They are turning up en masse on consultants’ drawings these days!
Little golden stickers, shiny and holographic, a real candy for the eye.
They carry a message:
The consultant that provided this drawing is a CMBC (Certified Model Based (AEC) Consultant) and all the information within the marked drawing is guaranteed to be based on a 3D digital-model.
No need to check the alignment of grids and consistency of floor levels between views. Sections, elevations for discrepancies between each other or the plans.
You know I’m dreaming, no such certification exists.
And no other industry logo on drawings (AIA, RIBA, NZIA etc) will provide anything similar either.
Currently, there is absolutely no guarantee that officially issued AEC documents make sense spatially.
With all the blurb out there on small BIM – BIG BIM, pretend and real BIM, why are there no little steps taken to get over this bridge first?
Many consultants do work model based these days, however, even they aren’t always able to ascertain, just how far they’ve gone with it?
Was the model broken up while they developed IFC drawings? Can they certify the integrity of the model throughout the process?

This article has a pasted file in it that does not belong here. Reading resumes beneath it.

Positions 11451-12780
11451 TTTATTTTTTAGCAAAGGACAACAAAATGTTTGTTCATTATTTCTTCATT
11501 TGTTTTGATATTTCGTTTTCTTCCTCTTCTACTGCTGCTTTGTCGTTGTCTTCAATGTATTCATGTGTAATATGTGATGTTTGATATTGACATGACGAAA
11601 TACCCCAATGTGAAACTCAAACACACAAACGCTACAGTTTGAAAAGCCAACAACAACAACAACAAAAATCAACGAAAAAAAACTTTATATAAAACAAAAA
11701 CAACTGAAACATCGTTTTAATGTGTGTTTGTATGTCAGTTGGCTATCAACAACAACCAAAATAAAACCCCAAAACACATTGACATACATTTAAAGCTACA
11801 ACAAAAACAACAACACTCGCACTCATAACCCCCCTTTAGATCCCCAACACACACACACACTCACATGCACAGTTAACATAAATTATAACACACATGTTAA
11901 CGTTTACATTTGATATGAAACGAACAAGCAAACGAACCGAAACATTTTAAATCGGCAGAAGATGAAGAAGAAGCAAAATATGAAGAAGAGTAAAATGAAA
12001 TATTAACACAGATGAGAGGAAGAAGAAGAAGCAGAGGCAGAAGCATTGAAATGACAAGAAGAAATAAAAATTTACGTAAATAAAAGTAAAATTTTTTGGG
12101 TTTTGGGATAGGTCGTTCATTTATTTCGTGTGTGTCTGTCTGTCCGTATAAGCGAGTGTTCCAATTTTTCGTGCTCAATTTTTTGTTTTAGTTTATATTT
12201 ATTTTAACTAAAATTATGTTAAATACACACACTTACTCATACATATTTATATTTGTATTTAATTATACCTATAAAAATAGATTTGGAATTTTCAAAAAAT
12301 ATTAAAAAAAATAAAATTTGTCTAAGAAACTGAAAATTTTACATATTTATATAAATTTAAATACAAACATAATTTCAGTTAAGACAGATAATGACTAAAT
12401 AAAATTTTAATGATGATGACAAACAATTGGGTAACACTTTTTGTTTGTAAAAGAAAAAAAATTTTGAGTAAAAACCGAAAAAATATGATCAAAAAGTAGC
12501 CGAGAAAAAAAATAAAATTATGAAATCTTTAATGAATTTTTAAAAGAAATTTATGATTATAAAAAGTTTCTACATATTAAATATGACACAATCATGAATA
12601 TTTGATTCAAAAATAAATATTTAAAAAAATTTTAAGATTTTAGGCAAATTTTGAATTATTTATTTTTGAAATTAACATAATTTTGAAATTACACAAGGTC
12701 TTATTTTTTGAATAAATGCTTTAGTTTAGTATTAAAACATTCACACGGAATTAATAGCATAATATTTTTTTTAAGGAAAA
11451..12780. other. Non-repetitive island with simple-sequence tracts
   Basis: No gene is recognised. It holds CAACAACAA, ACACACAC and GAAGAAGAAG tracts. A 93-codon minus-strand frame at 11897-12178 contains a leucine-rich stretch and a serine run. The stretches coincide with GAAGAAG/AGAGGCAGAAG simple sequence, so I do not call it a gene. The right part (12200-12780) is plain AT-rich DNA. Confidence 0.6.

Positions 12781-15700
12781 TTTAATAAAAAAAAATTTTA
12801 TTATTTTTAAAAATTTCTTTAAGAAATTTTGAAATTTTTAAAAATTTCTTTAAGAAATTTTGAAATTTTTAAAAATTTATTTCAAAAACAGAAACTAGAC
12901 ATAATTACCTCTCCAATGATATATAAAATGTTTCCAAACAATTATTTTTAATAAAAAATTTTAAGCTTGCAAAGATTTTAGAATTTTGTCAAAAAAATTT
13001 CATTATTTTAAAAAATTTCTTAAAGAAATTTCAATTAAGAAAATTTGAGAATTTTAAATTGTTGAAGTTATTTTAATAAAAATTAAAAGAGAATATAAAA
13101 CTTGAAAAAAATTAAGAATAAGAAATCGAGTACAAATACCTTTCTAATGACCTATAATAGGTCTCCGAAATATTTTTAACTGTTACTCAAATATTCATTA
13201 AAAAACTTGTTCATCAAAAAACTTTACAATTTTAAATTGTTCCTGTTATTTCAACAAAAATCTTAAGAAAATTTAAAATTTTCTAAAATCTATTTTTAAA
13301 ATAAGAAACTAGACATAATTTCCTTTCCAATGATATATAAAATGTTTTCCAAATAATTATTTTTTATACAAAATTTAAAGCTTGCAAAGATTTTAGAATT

You’ll seldom get upfront answers to these questions, even if you are a proposed client dangling a huge contract in-front of them.
Something for buildingSMART to tackle?
Friday, May 4, 2012
I once flew on a ‘no-frills’ airline from Auckland to Melbourne.
A manageable, 3 hour flight – I decided not to purchase any drinks or food.
As the stewardess’s trolley passed my row, the chap sitting next, whispered in my ear:
“Ask for hot water, they can’t charge you for that – I’ve got some tea-bags”.
I obliged, guiltily-yet-smugly enjoying an ‘unpaid-for’ drink, for the rest of the journey.
As much I can, I avoid travelling ‘no-frills’, though necessity often makes me do so.
In those times when I do, I often keep my sanity, by repeating to myself, the fact, that at least the airline had committed to get me from A to B, at the original ‘contract price’.
Building owners in AEC contracts are rarely as lucky.
Whether they travel ‘first class’ or ‘budget’, there is no guarantee that they reach their destination (the building) without hefty add-ons, often called ‘variations’ or other ‘fancy-claims’.
As ‘travellers’, most aren’t totally blameless either, they change their minds often on where they are to be taken to, they pick in their menus, ask for hard-to-find ingredients, slow down the ‘aircraft’, deliberately.
Still, the service-providers should be able to manage them, keep them on track and constantly aware of what they had purchased, with what strings attached.
Consultants operating in the current AEC are woefully hopeless at doing this.